3 Minutes and counting

Thursday, January 25, 2007 Concept/Objective:

Assignment ConstructSo, this is the anatomy of an assignment. Specifically, it’s about how it came together, and was executed, and how, when you’re a professional, with the right tools, you can make it happen, despite countless challenges. On January 16, the phone rang. It was the Art Director for a publication group that was handling a regional publication that wanted a portrait of a Member of Congress. The interview was schedule for January 24th, and the Communications Director also wanted the photography to take place that day. We discussed the details—small circulation regional trade magazine, cover and single image inside. When asked about their budget, their figures were slightly lower than where I felt comfortable being, by about 20%. A negotiation ensued, and the result raised the figure to 10% less than I had originally proposed, and I forwarded on a contract to that effect, which was signed and returned prior to the shoot taking place.Assignment Construct


Assignment ConstructI then began a dialog with the Congressman’s CD about timing and logistics. She proposed Thursday the 25th, and I agreed. Then she called back to say he would be out of town. No problem. How about the 24th. No, that wouldn’t work, because it was the day after the State of the Union address, and he would be tired. No problem, how about the 26th. No, he would still be out of town. Then, she proposes 4pm on the 24th, and I am agreeable, and slot it into my schedule. About 30 minutes later, the phone rings, and it’s the CD again. She indicates that he’s getting on a flight at 4:59, so the 4pm slot won’t work after all. She proposes 10am, again, the morning after a long night on Capitol Hill. I agree, and shift the schedule. (After my own coverage of the President’s speech, I did not make it to sleep until 3am myself.)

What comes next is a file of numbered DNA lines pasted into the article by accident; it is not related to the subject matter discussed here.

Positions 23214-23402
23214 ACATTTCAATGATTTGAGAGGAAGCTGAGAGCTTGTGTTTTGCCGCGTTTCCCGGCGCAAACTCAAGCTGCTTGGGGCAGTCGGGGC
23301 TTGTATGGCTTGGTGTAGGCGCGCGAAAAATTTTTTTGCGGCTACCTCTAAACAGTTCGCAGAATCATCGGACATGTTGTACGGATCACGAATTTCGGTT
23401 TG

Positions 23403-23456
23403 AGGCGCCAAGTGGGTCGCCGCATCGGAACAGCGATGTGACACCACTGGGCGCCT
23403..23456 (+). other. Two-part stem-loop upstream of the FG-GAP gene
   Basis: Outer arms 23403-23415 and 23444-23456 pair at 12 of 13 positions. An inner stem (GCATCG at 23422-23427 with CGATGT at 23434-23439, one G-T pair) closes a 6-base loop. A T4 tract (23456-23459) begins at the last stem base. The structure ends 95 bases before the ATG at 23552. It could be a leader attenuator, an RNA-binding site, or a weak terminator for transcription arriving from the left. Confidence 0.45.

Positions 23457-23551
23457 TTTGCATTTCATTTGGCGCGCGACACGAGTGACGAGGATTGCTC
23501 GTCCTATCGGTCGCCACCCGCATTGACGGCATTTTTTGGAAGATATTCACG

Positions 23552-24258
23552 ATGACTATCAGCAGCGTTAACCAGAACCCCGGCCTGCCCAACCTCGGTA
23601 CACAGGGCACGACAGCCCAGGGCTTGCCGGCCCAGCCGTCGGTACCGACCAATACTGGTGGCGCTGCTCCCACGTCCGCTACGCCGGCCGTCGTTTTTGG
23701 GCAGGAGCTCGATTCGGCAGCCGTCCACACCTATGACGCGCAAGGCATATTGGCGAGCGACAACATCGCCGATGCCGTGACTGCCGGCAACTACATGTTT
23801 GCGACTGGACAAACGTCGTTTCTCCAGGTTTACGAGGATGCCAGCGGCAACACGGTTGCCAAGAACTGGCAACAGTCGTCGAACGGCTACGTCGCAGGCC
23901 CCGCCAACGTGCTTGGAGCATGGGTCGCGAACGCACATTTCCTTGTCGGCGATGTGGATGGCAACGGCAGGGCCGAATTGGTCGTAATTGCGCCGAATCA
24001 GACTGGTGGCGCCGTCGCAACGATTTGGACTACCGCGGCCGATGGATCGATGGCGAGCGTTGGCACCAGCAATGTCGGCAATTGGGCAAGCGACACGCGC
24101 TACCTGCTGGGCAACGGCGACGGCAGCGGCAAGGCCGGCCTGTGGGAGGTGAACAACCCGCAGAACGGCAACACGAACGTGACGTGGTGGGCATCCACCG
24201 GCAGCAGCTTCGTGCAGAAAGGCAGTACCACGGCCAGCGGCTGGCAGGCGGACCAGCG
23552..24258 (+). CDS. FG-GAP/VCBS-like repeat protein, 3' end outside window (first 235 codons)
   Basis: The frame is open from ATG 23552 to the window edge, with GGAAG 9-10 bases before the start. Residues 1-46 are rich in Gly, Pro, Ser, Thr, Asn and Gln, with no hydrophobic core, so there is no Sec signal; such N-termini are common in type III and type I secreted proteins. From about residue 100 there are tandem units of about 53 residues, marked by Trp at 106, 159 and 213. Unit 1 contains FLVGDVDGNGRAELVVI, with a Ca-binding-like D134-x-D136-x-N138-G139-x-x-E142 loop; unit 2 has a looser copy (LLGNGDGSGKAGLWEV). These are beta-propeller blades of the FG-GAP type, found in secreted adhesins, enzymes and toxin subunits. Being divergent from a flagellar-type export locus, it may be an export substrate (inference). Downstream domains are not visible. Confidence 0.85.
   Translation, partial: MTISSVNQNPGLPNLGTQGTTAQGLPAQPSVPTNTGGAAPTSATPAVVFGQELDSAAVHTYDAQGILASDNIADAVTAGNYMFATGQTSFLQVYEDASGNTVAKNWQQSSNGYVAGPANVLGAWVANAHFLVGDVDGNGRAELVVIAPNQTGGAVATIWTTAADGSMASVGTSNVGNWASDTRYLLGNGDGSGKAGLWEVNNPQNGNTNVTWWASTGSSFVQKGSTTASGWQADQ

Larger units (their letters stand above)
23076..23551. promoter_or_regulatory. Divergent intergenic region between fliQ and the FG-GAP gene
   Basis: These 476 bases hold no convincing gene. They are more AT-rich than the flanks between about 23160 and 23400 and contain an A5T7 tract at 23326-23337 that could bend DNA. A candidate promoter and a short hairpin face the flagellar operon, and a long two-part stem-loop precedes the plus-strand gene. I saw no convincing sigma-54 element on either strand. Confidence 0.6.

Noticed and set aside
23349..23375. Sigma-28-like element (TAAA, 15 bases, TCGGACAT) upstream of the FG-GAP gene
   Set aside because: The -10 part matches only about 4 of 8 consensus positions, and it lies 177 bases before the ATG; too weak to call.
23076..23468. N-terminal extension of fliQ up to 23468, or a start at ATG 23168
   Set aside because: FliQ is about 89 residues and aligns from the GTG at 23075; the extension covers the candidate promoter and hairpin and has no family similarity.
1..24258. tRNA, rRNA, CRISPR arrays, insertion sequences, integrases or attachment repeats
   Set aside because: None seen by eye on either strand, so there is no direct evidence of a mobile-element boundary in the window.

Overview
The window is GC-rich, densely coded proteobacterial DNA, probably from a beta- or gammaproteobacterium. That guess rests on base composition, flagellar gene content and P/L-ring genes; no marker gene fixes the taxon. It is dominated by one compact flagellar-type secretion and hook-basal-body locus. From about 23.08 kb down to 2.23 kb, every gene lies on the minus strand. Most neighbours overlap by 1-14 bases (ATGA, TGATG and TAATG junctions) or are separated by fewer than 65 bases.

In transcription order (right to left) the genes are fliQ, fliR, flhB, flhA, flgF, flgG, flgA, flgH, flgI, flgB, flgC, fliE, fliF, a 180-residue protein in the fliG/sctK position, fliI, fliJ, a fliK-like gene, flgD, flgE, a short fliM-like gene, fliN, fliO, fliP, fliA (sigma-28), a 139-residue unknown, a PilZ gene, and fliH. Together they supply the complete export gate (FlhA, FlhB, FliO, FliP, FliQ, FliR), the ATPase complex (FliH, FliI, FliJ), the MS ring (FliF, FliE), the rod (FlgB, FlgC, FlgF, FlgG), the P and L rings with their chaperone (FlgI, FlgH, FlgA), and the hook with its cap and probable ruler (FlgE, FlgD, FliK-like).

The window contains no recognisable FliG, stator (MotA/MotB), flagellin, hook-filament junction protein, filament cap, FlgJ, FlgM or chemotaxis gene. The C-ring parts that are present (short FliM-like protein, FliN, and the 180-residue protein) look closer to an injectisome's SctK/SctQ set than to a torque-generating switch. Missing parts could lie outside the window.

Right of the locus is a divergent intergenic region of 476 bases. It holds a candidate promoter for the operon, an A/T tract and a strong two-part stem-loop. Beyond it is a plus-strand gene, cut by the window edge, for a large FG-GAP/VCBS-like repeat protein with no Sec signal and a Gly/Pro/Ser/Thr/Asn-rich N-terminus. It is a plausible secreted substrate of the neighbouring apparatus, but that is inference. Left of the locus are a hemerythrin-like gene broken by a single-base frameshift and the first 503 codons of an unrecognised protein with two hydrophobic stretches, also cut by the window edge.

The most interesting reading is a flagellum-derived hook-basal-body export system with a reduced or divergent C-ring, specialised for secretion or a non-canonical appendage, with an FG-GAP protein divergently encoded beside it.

Assignment ConstructWe then discuss location. I propose the Cannon House Office Building terrace, right outside of the main door, and she has concerns about the cold. I suggest that it’s a great angle, with nice dynamics, but I understand her concerns about the elements. I suggest the 3rd Floor balcony of the Cannon building, and she likes that idea better. I call to try to schedule a window area to accomplish the photograph in, as they are scheduled by the press gallery. I am told that CNN and Fox both have reserved the two window spaces for all morning, since they are doing reactions to the speech the night before, so I am SOL. I then ask about the inside spaces between the columns, and am told they’re “first come, first served.” No problem, I’ll take that, since there are alternative backup locations nearby if they are all full.

I call back, and she now agrees that we can do the outside shot, weather permitting, and that the inside location is our backup location. We arrive at 9:15, to set up for what we believe will be a 10am shot. She indicates that he will be in between meetings, and that they only have enough time for one location, and when I indicate we’ll be done with him in 5 or 10 minutes, maximum, she’s nervous, suggesting that that much time is not available. We set up both the inside and the outside locations.


The inside location is lit with a single Hensel head, at about 1/8 power, and mixed with the ambient light from outside, giving me an exposure of f5.6 at 1/40th for ISO 500, with the camera set to the “flash” color temperature reading, a Plume 140 with the wafer in (and two stops of an ND filter inside), and a litedisc reflector. The trick was getting the head out beyond the balustrade so that the light was coming in towards the subject. Once complete, I am comfortable with all the light/f-stop settings for this look. (see wide image of the setup below).

The outside location is also a single Hensel head, but at 2/3 power, with the Chimera 5 softbox. We had to run power from about 80 feet away, and it started as an overcast day, so I put a Full CTO gel into the softbox and set the camera to the “tungsten” setting so that all the ambient would go blue, and further, I stopped down a bit so it would be a bit darker. At 100 ISO, I was at f10 at 1/200th. I very much like this look and feel, and it reinforces the fact that this was the right first choice for what I was going for. (see wide image of the setup below, with a different subject stand in, and my bundled up assistant who was still cold afterwards.)

At 10:02, we learn that one of the House committees has scheduled a meeting for 10am, and that the earliest he will be available will be 11am.